Open main menu

John Wardlaw-Milne

Sir John Sydney Wardlaw-Milne (1879-1967) in 1918.jpg

Sir John Sydney Wardlaw-Milne KBE[1] (1879 – 11 July 1967) was a British Conservative Party politician and member of the Imperial Economic Committee.


He was born in 1879. He was elected at the 1922 general election as Member of Parliament (MP) for Kidderminster, and held the seat until his defeat at the 1945 general election. Wardlaw-Milne was often seen as being on the right wing of the Conservative Party and during the tough economic times of the early 1930s, Wardlaw-Milne recommended that free education should be abolished.

Vote of no confidenceEdit

During June–July 1942 Sir John was involved in an attempt to force Winston Churchill out in a vote of no confidence. The vote followed what Churchill in his war memoirs called "a long succession of misfortunes and defeats".[2] The Conservative politician Robert Boothby, appearing in Martin Gilbert's documentary on Churchill's life, said, "It was the only time in the whole of the war that I saw him [Churchill] looking really anxious, because the only thing in the world he feared was Parliament." Wardlaw-Milne proposed the vote of no confidence on Churchill's running of the war. His speech, according to biographer Roy Jenkins, was "a fiasco."[3] According to Jenkins, Wardlaw-Milne felt that operation of the war should be turned over to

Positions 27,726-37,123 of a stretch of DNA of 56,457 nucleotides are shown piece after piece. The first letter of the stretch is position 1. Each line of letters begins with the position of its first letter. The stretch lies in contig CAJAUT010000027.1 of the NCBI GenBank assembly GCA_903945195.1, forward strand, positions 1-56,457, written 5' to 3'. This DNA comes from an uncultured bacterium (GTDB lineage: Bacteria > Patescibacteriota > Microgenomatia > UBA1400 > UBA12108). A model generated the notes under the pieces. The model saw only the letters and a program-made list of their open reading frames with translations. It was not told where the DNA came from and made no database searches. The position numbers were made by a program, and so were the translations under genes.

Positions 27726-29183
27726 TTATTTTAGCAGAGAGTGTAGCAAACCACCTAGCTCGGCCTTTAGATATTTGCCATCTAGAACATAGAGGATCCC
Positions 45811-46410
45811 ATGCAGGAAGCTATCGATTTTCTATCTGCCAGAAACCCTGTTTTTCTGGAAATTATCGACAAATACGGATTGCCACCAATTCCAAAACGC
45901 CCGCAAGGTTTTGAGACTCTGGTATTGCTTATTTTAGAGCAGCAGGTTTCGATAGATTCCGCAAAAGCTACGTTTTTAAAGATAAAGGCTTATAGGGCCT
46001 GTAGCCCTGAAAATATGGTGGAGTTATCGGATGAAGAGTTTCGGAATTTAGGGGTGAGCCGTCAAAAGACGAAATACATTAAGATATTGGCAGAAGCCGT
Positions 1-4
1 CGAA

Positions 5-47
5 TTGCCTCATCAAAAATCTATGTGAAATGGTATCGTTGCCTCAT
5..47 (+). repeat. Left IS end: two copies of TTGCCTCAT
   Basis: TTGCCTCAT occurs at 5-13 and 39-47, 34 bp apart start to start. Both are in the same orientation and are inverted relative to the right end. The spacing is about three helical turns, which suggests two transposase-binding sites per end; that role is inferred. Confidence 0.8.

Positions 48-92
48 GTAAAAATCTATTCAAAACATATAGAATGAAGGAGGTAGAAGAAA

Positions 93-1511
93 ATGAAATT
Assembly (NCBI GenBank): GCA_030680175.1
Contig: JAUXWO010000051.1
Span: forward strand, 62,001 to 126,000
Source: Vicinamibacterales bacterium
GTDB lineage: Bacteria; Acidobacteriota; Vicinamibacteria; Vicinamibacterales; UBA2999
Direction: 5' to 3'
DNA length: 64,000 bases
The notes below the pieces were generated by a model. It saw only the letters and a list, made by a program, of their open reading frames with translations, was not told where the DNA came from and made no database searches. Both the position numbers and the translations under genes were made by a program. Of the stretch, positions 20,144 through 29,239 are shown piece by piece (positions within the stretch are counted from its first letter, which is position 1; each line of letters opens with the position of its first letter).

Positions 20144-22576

a dominating figure to run the war and also a generalissimo to command all the armed forces. It was not clear whether Milne wanted them to be the same person.... However, it did not greatly matter for he turned his whole argument into bathos by nominating the Duke of Gloucester, the third son of George V, for either or both of these jobs." [4]

Gloucester was regarded as "a figure of fun" and "[t]he idea that he could be turned into a dominating warrior prince scuppered both his own and Wardlaw-Milne's reputations"[4] Churchill's own assessment was that "the combination of a Supreme War Commander with almost unlimited powers and his association with a Royal Duke seemed to have some flavour of dictatorship about it".[5]

The final vote on the proposal, on 1 July 1942, was 475 to 25 in favor of Churchill's government.[6] Jenkins gives the vote as 477 to 27, including tellers.[7]


He died on 11 July 1967.


For his political and public services, Wardlaw-Milne was made a Knight Commander of the Civil Division of the Most Excellent Order of the British Empire on 31 May 1932.[1]


  1. ^ a b "No. 33831". The London Gazette (Supplement). 31 May 1932. p. 3576.
  2. ^ The Hinge of Fate, p. 392
  3. ^ Jenkins, Churchill, p. 695
  4. ^ a b Jenkins, Churchill, p. 695
  5. ^ Churchill, Hinge of Fate, p. 397
  6. ^ Churchill, Hinge of Fate, p. 408
  7. ^ Jenkins, Churchill, p. 697


Jenkins, Roy. Churchill: A Biography. New York: Farrar, Straus and Giroux, 2001.

External linksEdit